Setup (teapot method)
- Vessel: glass teapot (250 ml)
- Leaf: 7,4 grams (sample bag)
- Water: 80 Celsius
- Steeping time: 1m, 1m30s, 2m
Dry leaf – Somewhat long, twisted in loop fashion with fluffy appearance and about 40% of white hairs. The aroma is very rich with clear notes of snap peas with grassy edge.
Wet leaf – Relatively wholesome, it seems to be a fragile kind due to a young leaf and processing method. Airs of brothy vegetable notes with some nutty components in the back.
Infusion – I must criticize Teavivre’s preparation instructions a little bit before I move on the tasting. It seems that the teapot methods on some of their teas result in unbalanced cups, Oriental Beauty Oolong and Fengqing Black Dragon Pears to be precise. I was a bit afraid that this might happen with this tea as well and I’m glad that it didn’t.
This tea is a ‘loud’ one, it doesn’t slowly introduce you with its nuances like some more delicate green would, it actually hits you with a rich and intensive mouthful and leaves you to decompose its notes as you sip on. I think this is by far, so far, the best experience I ever had with vegetable character in tea. It bears intensive notes of corn, eggplant and even some squash, and the eggplant is the one I found the most interesting. I remember when I was a little boy that eggplant had an almost bitter taste with a bite at the top of the tongue, and this tea reproduces it perfectly.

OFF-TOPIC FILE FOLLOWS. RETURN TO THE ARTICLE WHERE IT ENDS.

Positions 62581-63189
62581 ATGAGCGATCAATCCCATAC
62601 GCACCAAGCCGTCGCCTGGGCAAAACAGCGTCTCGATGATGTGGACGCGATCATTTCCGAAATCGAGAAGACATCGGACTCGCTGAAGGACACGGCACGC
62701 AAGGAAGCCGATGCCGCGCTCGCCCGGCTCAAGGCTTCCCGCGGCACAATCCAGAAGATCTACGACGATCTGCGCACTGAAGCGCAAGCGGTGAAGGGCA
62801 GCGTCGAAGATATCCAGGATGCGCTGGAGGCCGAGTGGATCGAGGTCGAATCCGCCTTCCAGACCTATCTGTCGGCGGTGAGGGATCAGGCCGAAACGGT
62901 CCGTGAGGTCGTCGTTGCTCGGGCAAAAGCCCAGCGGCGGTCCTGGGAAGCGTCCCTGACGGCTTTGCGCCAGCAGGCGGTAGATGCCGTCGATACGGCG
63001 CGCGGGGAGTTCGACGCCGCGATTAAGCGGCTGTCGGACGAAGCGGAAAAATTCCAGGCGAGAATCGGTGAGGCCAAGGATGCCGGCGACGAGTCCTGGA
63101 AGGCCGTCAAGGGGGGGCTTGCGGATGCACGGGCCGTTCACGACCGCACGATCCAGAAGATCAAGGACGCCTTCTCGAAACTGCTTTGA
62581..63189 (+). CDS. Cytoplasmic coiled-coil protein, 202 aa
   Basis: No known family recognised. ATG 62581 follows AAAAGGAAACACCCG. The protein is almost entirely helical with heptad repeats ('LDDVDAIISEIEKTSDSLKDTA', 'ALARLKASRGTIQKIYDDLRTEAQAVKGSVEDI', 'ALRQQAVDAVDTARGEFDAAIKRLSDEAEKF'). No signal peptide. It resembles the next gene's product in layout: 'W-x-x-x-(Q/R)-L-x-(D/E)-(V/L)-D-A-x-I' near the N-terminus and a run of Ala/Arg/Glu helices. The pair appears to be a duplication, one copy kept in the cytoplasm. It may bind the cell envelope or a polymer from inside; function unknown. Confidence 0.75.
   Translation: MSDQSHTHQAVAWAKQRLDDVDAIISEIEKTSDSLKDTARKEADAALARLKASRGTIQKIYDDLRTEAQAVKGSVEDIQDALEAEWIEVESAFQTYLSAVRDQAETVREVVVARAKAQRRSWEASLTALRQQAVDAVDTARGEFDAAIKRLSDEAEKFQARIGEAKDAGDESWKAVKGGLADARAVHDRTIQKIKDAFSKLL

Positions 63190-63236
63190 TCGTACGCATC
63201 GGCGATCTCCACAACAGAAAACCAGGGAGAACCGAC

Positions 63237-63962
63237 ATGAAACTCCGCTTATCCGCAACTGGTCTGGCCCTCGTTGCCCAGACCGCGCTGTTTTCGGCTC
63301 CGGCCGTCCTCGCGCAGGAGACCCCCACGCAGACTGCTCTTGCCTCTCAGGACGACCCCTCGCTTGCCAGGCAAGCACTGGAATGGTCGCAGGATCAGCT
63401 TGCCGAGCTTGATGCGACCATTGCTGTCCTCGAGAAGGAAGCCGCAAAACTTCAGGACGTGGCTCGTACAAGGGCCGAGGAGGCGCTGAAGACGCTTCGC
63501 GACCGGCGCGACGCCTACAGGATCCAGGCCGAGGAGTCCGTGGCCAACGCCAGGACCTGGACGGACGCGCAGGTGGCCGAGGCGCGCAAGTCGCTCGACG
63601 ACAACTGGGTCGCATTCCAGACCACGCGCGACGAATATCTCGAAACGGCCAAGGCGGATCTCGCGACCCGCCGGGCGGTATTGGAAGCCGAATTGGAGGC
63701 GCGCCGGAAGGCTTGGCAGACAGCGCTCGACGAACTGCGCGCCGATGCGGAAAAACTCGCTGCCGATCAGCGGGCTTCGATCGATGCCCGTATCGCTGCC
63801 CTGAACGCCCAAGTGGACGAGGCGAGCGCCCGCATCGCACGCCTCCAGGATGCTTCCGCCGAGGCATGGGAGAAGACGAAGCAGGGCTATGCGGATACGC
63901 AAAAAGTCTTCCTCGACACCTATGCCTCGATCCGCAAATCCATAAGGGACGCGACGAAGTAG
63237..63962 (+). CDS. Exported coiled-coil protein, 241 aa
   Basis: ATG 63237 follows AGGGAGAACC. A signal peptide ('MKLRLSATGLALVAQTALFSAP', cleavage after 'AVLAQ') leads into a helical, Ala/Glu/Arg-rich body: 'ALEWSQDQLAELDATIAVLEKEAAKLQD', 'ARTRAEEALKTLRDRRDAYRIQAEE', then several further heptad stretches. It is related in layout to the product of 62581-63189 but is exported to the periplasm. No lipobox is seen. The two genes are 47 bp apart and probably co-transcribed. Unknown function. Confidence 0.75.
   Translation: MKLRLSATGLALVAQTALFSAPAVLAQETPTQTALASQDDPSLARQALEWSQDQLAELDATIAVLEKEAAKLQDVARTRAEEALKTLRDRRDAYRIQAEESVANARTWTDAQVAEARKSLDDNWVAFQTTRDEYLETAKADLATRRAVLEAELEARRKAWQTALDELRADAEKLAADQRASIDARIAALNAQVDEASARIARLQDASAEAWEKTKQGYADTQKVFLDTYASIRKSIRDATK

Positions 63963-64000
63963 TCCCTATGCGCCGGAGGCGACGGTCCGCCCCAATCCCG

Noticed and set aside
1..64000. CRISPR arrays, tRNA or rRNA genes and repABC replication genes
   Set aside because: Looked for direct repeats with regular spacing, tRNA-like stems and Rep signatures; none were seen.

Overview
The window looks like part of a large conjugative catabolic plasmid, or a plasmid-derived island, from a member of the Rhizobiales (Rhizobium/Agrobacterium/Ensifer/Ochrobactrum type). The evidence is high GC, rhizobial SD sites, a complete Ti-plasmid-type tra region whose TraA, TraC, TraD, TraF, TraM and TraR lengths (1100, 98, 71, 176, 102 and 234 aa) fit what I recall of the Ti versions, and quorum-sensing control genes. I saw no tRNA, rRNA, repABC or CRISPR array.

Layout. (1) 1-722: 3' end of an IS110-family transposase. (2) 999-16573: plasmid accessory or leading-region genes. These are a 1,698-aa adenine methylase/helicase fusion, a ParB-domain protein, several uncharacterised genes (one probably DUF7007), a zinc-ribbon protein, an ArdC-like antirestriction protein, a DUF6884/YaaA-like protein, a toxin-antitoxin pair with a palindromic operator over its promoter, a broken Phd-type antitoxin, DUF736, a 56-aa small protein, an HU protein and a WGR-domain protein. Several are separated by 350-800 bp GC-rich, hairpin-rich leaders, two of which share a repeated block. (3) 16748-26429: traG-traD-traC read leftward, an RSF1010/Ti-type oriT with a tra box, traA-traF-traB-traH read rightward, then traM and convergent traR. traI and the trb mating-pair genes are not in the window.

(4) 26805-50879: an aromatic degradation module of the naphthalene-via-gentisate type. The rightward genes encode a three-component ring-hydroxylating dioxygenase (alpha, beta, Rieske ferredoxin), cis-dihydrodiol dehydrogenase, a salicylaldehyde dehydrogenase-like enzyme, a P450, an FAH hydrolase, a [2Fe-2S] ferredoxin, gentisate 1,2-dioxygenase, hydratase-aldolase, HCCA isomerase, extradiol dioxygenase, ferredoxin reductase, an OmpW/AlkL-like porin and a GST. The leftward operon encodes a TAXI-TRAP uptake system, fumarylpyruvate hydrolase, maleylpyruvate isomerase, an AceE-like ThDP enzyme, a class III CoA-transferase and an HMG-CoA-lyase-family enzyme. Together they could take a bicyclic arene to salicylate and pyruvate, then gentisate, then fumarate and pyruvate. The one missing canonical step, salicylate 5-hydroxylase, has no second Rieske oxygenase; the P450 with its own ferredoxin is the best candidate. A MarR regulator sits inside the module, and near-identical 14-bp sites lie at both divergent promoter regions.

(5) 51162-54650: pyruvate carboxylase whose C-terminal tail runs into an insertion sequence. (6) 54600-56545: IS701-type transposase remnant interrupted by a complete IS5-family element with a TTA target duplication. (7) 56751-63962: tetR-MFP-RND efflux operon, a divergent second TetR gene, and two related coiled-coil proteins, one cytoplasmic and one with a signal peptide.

Aside the vegetable components that bears some pleasant and refreshing bitterness there are some grassy notes that might hint on some more brothy Japanese greens, altogether with nutty elements of roasted chestnut and cashew.
The other cups show a slow decline of vegetable components allowing some sweetness and even flowery notes to develop. Third cup bears some astringency, but not enough to shake the overall impression.
Setup (gaiwan method)
- Vessel: porcelain gaiwan (85 ml)
- Leaf: 4 grams
- Water: 80 Celsius
- Steeping time: 30s, 50s, 1m20s, 1m40s
Infusion – Gaiwan method on the other hand shows some more bite, better pronounced nutty notes, and emphasizes more on the corn note than the other vegetable components.
I remember last year’s Bi Luo Chun being quite good, but this fresh pick definitely beats it, which comes at the price (this – 15$/100gr, last year – 10-11$/100g).